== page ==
Barro and Lee, (2013) states that the New Zealand teaching process involves both the students and the teachers who are interactive to the core and make sure that the process of teaching is both sided which means that the overall analysis of the educational system as well as the learning process is interactive and modern. The people who are involved in the learning objectives are given the ample amount of direction to involve the role of the students in the most efficient manner and make sure that the overall analysis of the learning technique is at par with the teaching style of the people (Barro and Lee, 2013).

Summating and differentiating the two modes of learning, it can be stated that the Chinese learning method is passive whereas the learning methods in New Zealand is interactive and has active role from both the ends.

Recommendations and Conclusion

In conclusion, it can be stated that the Chinese methods of education is more traditional than the methods of teaching and education than New Zealand where the process of teaching is informal and even interactive which has a positive effects on the learners. The overall analysis of the teaching structure assesses the fact that the teaching and learning process in the two countries has differences which suffices their own role in the study methods.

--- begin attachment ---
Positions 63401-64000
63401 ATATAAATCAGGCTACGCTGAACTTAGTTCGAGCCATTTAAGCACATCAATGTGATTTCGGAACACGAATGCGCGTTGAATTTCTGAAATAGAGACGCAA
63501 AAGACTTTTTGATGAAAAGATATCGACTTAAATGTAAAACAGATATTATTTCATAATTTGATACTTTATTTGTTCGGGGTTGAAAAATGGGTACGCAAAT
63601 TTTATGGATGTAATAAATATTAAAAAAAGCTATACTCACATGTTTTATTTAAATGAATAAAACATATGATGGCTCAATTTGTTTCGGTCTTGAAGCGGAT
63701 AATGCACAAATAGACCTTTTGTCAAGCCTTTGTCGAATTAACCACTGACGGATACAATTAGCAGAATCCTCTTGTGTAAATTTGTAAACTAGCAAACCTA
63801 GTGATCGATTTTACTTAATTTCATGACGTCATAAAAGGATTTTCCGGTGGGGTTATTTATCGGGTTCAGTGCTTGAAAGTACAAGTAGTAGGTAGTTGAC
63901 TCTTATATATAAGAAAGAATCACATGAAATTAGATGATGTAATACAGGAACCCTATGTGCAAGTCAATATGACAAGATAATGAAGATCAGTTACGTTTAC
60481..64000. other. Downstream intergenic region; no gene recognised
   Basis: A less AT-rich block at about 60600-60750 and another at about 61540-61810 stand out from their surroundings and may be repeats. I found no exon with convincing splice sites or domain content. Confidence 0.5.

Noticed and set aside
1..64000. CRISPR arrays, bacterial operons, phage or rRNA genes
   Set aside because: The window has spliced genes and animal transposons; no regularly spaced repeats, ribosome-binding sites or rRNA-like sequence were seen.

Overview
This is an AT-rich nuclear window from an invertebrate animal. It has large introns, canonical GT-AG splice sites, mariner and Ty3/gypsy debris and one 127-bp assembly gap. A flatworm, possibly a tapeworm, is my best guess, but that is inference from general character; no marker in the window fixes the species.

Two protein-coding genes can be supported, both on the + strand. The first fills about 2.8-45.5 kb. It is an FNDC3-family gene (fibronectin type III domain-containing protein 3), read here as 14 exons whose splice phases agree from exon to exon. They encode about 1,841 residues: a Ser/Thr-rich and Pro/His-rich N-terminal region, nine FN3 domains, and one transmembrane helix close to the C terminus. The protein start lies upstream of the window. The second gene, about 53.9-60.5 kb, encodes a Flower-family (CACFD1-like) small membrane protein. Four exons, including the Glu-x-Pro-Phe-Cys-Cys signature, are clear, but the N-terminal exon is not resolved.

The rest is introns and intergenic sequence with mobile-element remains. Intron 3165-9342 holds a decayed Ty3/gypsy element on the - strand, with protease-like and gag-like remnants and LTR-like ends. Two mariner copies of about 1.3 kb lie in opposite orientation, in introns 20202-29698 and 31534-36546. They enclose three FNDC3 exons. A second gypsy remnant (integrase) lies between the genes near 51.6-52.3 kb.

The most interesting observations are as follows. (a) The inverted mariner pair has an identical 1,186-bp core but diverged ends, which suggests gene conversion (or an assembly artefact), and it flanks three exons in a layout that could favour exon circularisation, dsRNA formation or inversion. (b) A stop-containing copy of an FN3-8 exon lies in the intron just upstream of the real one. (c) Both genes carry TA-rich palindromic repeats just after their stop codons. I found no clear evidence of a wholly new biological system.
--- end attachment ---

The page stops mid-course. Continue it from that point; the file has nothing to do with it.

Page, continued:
The recommendations are as follows –

  • The Chinese method of teaching is way more passive than the New Zealand method of teaching which means that the Chinese method of education should come up with the modern learning style by including more interactive process in the analysis.
  • The New Zealand system of education should include the success factors of the Chinese education system modifying them according to the system whereas the Chinese education system should include the diversification.
  • Both the systems should be updated with the modern world techniques to make their students have enough benefit in the longer run.